Last night, after my set, an obnoxiously drunken woman from the audience accosted me at a venue different from the one where I’d performed. Stumbling up to me at the bar, slurring, “it just wasn’t funny, man, it just wasn’t funny,” I didn’t know how to respond. When interrupted similarly, during the set, earlier, when she’d slurred out, “it’s not funny, man, it’s just not funny,” it was somewhat easier to answer her, employing the direct – and which I feel is best – approach, of telling her that nobody cares what she thinks and to shut the fuck up.
It was a strange encounter, though, at the bar, as her opinions were of no less validity necessarily than those of the previous evening’s almost-overbearing drunk, who couldn’t have been any more generous in his praise. They each left me feeling differently, however, despite neither of them being really wrong, though, I thought.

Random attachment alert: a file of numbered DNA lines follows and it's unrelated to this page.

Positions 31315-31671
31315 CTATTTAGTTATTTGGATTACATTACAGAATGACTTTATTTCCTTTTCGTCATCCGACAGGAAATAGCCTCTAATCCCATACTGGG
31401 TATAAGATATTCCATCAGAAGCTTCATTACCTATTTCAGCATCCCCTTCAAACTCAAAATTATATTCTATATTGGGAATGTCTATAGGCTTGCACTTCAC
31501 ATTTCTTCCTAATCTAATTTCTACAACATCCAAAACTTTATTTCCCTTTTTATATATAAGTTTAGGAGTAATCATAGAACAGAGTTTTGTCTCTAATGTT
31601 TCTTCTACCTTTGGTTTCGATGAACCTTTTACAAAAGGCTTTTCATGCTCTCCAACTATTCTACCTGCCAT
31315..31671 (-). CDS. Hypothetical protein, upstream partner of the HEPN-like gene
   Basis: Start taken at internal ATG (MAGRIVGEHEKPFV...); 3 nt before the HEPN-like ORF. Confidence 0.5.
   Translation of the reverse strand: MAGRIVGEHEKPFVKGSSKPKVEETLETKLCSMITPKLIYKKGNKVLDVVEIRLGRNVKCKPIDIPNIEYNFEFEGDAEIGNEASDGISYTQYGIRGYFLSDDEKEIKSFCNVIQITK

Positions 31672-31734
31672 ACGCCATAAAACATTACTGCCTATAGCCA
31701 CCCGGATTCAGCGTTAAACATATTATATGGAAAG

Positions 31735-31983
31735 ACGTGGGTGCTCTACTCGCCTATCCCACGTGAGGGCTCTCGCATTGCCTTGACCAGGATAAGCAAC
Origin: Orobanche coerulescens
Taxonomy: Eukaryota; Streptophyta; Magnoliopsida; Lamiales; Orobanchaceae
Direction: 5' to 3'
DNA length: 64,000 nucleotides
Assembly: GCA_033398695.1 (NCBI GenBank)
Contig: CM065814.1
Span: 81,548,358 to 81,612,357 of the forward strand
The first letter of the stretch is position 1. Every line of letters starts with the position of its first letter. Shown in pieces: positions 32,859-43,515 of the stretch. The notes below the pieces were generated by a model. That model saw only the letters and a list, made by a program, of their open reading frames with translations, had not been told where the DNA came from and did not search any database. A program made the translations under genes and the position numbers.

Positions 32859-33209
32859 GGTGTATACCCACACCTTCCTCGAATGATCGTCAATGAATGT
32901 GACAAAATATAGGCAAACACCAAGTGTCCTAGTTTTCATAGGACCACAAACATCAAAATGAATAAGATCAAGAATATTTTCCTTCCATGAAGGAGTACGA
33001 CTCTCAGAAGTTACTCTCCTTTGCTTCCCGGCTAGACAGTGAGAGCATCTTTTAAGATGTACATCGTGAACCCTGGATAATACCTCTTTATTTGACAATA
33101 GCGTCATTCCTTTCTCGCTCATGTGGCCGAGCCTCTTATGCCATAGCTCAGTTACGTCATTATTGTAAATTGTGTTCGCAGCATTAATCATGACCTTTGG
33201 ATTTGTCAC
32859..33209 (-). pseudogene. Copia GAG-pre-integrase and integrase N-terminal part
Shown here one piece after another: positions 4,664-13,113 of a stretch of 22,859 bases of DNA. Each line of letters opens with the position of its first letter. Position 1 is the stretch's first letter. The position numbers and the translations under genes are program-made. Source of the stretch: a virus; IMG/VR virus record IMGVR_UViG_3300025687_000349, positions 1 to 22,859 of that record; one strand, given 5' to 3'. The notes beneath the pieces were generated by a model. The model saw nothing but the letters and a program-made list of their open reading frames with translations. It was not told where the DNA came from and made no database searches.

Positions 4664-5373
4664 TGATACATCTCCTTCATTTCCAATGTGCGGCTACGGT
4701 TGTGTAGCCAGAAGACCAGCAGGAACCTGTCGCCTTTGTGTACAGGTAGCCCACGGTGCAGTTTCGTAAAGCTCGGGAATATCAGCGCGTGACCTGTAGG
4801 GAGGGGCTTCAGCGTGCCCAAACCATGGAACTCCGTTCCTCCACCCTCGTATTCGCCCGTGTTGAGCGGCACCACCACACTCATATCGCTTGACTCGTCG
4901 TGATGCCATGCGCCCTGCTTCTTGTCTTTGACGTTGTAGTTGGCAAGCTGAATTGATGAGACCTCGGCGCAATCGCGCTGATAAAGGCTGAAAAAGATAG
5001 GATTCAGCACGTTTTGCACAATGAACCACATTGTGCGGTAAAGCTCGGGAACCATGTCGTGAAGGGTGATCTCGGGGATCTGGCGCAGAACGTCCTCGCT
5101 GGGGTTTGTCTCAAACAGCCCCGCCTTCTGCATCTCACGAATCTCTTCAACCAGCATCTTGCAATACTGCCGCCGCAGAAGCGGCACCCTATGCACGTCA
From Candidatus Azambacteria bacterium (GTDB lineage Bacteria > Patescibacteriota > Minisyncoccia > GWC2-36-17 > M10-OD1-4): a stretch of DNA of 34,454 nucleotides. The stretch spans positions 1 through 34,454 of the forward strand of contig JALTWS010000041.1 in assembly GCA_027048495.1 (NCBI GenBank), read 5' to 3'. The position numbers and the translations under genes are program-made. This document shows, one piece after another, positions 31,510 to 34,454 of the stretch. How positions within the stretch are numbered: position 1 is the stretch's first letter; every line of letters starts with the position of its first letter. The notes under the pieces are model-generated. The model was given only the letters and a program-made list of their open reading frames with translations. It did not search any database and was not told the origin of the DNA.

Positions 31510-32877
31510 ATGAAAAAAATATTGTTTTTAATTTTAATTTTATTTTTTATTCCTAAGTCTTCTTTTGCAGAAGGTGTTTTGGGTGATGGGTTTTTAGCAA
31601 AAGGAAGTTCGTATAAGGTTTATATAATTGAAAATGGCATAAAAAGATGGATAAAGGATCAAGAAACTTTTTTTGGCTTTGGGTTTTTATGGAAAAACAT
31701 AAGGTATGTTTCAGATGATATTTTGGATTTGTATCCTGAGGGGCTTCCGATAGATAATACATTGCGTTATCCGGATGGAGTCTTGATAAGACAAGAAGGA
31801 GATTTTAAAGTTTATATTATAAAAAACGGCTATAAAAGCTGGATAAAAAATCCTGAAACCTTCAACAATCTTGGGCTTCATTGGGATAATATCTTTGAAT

The first performance was a good performance. That the only heckler that evening had her mouth held shut by her friend laughing hysterically throughout just made sense. But the second evening’s set really wasn’t funny.
There’s a terrible moment I’m often acutely aware of when talking to those whom I come to realize, only far too late into the conversation, are either drunk or mad. It’s the feeling of both i) what the hell!/why the hell, then, have I been wasting my time here already, and ii) well then what the hell does it matter if one’s drunk or mad, if all that’s been said up to now’s made a lot of sense? And then things get cold, and cold and uncomfortable.
So the very short, obnoxiously drunken woman, then, wasn’t to be dismissed out-and-out just in person. Sure, she had been disrespectful earlier, and that may have been a reason for acting disrespectfully at this point in time, but then she was just yet another person who’d had too much to drink, and was a horrible person, but with a distinctly valid or not criticism nonetheless.
“It’s possible,” I said, “but that doesn’t mean that you ought to speak out in the middle of a set. It isn’t necessarily always funny.”
“It’s my birthday,” she said again.